Layoff announcements are flooding in. From companies that had always seemed like a sure career bet: Google (Alphabet), Facebook (Meta), Amazon, Microsoft, Salesforce, BlackRock, FedEx, PayPal, IBM, Hubspot, Netflix, even Hasbro and Yankee Candle. Spotify (maybe that spendy Joe Rogan deal wasn’t such a great idea after all). Goldman Sachs. The list is like the self-licking ice cream cone. It outdates itself even as it’s being typed out in this article. There’s no keeping up with the bad news. It just keeps on coming in.
While no generation is immune to economic cycles, interest rates, global tragedies, and simple math, what amazes us this time around is how quickly some companies are jettisoning their values in the process of laying off their cherished talent they had fought so hard for during the last 15 years.
If we have learned nothing else in all these years, why are we so easily forgetting the value of values?
Stories of executives violating their own companies’ stated values are beginning to pile up, as the layoff lists lengthen. People are told via Zoom. Or in the middle of the night with an email announcing that the key card won’t work anymore. Reporters for a major city newspaper were summarily informed by a C-Suite suit, who refused to answer questions from the very people who are paid (or at least had been paid just the day before) to press reluctant sources and demand answers to questions. A successful sales executive was forced to sign an NDA in which she promised to simply disappear, contacting no one. The ultimate ghost. One CEO reportedly assuaged his guilt by calling his employees “dumb dolphins.” Whatever that means, it’s not something to put on the brand new resume.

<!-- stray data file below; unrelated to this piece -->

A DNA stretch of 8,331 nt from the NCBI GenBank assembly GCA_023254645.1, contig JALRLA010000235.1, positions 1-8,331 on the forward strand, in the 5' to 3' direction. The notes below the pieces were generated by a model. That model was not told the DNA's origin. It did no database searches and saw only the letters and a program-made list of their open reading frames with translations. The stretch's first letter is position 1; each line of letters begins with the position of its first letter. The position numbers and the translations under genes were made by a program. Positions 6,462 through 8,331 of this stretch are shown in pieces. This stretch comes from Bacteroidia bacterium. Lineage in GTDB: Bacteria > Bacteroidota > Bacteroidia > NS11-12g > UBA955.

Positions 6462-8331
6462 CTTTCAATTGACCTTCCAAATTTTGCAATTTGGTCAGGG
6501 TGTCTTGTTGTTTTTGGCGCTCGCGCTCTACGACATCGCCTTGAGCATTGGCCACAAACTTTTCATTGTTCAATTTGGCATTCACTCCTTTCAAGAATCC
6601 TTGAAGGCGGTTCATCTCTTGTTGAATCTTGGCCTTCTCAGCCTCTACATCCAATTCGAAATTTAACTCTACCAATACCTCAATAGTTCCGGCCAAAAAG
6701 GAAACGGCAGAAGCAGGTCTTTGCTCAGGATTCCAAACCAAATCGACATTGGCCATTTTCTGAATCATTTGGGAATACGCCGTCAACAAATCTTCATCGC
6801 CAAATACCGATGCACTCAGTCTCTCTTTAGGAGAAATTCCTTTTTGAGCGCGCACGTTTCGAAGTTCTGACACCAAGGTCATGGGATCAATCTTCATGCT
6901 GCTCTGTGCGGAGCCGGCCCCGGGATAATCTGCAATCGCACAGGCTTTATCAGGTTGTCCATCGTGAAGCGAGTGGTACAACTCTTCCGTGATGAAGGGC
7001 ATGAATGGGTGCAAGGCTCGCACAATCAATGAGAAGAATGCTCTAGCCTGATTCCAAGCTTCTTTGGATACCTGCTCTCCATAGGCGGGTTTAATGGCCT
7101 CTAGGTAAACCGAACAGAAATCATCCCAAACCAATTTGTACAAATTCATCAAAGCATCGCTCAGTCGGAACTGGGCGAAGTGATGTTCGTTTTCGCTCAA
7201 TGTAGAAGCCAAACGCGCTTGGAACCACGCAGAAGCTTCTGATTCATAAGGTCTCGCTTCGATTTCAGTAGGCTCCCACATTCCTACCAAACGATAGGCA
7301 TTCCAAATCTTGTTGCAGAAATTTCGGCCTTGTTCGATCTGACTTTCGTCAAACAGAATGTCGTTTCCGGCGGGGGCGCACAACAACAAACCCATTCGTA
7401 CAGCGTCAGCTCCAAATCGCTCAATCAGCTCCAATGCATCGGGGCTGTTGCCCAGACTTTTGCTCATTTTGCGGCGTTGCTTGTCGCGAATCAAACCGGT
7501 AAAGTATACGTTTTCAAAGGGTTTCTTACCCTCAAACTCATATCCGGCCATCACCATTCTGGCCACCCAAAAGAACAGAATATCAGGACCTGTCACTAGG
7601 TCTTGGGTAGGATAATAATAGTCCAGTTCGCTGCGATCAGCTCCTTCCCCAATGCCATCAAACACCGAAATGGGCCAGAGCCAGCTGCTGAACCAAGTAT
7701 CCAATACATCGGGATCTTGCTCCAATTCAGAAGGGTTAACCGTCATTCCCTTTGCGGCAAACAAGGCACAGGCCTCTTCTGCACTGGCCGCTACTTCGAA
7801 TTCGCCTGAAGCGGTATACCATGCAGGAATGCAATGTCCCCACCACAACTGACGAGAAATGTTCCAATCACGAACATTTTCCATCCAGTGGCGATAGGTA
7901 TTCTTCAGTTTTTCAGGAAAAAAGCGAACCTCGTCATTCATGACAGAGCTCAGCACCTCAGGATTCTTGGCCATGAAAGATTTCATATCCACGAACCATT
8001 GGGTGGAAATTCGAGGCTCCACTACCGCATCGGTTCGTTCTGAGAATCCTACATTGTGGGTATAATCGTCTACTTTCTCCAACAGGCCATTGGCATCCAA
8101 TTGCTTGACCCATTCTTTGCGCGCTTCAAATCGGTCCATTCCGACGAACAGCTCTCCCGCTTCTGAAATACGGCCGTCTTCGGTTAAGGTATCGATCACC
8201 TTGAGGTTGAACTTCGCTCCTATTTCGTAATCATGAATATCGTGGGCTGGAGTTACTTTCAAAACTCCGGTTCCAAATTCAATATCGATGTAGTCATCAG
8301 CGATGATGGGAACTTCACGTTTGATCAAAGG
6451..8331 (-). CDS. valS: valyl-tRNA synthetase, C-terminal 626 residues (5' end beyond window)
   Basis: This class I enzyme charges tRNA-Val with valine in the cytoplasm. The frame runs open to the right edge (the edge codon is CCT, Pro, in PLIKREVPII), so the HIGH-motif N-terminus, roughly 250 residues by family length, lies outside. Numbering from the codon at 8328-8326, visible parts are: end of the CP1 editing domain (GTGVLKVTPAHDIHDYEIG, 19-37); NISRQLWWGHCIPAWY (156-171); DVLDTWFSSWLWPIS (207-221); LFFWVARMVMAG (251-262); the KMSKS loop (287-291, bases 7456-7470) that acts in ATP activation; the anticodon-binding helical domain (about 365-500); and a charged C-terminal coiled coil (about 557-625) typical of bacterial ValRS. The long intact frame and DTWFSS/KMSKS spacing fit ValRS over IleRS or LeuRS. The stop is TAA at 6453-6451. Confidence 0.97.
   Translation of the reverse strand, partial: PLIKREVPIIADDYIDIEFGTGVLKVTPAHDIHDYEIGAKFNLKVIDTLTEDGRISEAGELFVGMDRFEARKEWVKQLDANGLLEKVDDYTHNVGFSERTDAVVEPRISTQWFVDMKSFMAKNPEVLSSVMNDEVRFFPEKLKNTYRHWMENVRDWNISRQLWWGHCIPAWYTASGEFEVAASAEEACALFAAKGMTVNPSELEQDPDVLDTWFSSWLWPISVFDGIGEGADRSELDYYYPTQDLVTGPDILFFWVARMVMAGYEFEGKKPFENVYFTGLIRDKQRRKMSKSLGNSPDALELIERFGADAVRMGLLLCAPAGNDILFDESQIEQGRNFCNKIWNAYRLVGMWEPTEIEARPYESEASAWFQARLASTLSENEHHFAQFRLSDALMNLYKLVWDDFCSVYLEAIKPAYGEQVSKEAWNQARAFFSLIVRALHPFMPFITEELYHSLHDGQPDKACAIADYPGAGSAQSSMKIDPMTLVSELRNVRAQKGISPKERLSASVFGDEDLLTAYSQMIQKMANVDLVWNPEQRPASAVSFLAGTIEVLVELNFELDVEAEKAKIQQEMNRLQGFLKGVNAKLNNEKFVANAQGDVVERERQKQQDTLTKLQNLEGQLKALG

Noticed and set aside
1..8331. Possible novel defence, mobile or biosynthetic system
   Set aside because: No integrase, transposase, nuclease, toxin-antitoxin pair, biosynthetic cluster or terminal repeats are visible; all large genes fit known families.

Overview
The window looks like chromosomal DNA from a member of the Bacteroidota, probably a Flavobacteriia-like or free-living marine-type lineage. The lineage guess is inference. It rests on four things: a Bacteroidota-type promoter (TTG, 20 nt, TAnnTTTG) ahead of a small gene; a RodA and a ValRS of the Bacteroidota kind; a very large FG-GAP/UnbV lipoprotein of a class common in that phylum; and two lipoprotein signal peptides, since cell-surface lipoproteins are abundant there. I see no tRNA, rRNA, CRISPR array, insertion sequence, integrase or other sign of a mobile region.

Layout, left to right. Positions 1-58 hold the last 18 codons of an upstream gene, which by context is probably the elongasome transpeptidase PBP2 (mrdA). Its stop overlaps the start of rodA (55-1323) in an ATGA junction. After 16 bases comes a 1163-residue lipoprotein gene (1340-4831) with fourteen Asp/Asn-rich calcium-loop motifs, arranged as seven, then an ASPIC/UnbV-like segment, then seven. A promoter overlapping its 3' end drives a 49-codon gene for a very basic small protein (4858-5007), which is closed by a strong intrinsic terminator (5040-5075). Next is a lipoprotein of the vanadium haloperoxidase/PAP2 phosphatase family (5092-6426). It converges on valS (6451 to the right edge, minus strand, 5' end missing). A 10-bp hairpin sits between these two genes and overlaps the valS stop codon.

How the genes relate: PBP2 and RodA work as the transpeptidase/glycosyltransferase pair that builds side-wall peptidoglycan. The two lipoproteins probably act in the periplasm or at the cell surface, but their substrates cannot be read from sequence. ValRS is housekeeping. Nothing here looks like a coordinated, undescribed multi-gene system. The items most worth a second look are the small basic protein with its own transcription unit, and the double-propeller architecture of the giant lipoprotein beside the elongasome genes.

Fear is making business leaders do reckless things.
The Value of Values in Downsizing
Without question, fear is stalking the halls of global enterprise today. As on-site consultants, with visitor’s passes hanging from halyards around our necks, we can see it, especially where others might not because perhaps they’re too close to the anxiety source. Individual contributors are afraid to open their email or attend that Zoom all hands. Managers are afraid of the resulting emotional backlash. Will there be tears? Yelling? A weapon? And then they’re afraid that they will also end up with that same unwelcome email or Zoom call, once they finished dismantling their own departments. The CEO is afraid of the next board meeting or the upcoming earnings call. No one is excluded from the ripple effects of fear.
Even the survivors are afraid. If they watched their company betray the very values that created the culture and expectations of day-to-day performance excellence, they have almost as much to grieve as does the person who used to sit in the office next to them. In the case of the sales executive, the question, “where did she go?” is naturally followed by “wherever it is, am I heading there myself?”